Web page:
With the arrival of 2020, many leaders and organizations, including many churches, seem to be thinking and talking about vision. Just as 20/20 vision implies clarity and accuracy, so an organization that has a “2020 Vision Statement” seems to promise that it sees where it is going, and that its declared direction can be trusted.
But in organizational or even church life, vision casting faces a couple of major challenges.
One challenge is that it is too easy, and therefore too common, for leaders to simply dream up lofty goals or bold statements and call them vision. In the Bible, vision is something that is received from God, usually as a result of an encounter with God. What the future holds becomes clearer, for better or worse, because the light of God’s presence and word illuminates it.
Vision encounters in the Bible were rare, and certainly not something an organization could expect to receive for each of its annual planning cycles. What leaders often mean when they talk about vision for their organization is “where they would like their plans and work to lead them,” or “what they would like things to look like in a preferred future.” Those are certainly good things to think through, and to map out. But vision, true vision, may be a word that we tend to use too lightly.
The good news for churches about vision, and the Bible’s high standard for the word, is that it’s not really necessary for each church to come up with an original vision, even for the year 2020. In knowing Jesus, and understanding his Great Commandment and Great Commission, every church has an encounter with God and an illuminated vision for its future. In other words, a vision statement that declares a church will love God, love one another, and make disciples of Jesus throughout the world has its own 2020 clarity.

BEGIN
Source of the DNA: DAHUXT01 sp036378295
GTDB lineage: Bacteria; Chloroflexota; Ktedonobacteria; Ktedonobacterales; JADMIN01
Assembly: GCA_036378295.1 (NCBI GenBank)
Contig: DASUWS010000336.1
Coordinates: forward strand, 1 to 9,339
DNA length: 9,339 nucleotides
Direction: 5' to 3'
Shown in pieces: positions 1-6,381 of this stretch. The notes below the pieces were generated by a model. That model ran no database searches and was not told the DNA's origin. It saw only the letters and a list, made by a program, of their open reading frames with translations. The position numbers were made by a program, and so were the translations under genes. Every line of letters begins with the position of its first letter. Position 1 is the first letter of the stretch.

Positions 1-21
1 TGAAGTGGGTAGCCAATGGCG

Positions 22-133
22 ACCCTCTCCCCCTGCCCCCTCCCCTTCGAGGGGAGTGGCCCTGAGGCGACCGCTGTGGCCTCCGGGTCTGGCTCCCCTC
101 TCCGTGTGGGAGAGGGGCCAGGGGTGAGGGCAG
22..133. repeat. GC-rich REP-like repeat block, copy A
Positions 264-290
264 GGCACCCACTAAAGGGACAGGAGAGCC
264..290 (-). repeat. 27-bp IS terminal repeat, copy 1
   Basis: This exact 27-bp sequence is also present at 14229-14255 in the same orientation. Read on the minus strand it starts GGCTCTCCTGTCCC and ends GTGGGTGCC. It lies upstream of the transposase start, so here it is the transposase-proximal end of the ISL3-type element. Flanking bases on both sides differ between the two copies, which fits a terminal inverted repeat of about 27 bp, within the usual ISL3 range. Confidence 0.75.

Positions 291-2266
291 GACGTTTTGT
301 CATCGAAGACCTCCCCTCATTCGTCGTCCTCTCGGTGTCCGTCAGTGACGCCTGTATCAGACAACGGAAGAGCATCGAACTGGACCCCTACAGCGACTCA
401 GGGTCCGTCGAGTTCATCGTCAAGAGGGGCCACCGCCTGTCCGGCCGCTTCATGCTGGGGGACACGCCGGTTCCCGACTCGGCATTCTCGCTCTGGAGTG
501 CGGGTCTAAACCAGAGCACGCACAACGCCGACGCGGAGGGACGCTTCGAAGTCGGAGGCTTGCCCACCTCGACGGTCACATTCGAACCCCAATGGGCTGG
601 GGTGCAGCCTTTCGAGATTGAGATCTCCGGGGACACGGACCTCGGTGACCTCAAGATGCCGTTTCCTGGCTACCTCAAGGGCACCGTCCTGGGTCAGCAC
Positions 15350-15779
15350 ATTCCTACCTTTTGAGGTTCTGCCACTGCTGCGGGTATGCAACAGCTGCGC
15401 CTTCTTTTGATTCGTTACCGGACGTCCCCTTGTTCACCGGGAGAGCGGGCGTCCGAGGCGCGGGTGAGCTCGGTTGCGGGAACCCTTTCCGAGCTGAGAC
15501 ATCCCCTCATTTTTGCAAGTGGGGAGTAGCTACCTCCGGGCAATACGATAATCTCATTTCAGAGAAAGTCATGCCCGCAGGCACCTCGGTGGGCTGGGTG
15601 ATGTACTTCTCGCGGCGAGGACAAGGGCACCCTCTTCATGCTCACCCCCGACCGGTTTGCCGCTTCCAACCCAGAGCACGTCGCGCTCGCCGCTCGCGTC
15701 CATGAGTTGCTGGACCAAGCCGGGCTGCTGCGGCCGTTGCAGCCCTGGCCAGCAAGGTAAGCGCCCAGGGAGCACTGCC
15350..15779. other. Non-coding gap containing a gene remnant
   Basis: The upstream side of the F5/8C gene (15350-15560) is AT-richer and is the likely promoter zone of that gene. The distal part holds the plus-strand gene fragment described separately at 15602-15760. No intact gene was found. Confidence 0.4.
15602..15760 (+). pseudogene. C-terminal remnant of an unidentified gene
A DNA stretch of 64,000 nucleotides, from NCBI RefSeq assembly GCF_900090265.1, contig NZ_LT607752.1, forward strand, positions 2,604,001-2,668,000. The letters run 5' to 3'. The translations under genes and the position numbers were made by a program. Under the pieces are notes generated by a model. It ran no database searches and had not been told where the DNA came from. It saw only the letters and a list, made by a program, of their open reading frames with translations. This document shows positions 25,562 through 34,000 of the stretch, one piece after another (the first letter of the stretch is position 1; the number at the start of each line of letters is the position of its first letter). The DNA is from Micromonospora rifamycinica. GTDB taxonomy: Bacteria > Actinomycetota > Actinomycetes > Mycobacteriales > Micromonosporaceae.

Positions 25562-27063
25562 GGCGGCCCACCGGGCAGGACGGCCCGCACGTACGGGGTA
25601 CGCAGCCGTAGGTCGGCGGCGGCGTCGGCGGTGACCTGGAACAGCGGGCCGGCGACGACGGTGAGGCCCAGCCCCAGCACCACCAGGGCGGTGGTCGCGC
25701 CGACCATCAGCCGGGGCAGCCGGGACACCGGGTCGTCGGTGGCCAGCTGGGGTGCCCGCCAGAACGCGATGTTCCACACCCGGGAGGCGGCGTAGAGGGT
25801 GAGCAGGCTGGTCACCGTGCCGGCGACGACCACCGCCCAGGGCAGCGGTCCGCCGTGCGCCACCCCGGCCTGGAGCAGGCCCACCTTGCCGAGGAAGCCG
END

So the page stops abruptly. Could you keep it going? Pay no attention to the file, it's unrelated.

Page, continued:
But that introduces the second challenge. Even a clearly articulated, biblical vision is often not enough. In fact, in my experience, it is not usually a lack of vision that limits a church’s effectiveness, but a lack of strategy, or will, or follow-through to execute the vision.
I remember serving at the North American Mission Board 20 years ago when our church planting team presented a “2020 vision.” In fact, I remember being impressed with the very idea of such a far-sighted vision. The team had done the math, and calculated that 50,000 churches would need to be started by 2020, just to keep up with North American population growth.
At a very inspirational retreat, the “vision” of planting 50,000 churches by 2020 was declared. And we set off to do that work.
A couple of years later, we were still falling far short of the 2,500 churches a year that the vision required. So the vision was modified to say that 50,000 churches by 2020 was still the goal, but that the growth curve would start more gradually, and not be linear. We would start by planting 1,500 churches per year, and then as 2020 grew closer, that number would grow to 4,000 or 5,000 a year.
A few years later, we didn’t talk about that bold vision statement any longer. And now, as we enter 2020, Southern Baptists are planting a few hundred churches a year instead of a few thousand.
And so as we enter this special year of 2020, perhaps we would do well to remember these two lessons: biblical vision is more than a declaration of lofty goals. And fulfilling even a biblical vision requires the will, follow-through, and hard work of execution.
Vision is easier to talk about than to fulfill. But working hard to fulfill the vision of the Great Commission is worth everything it costs.
Nate Adams is executive director of the Illinois Baptist State Association.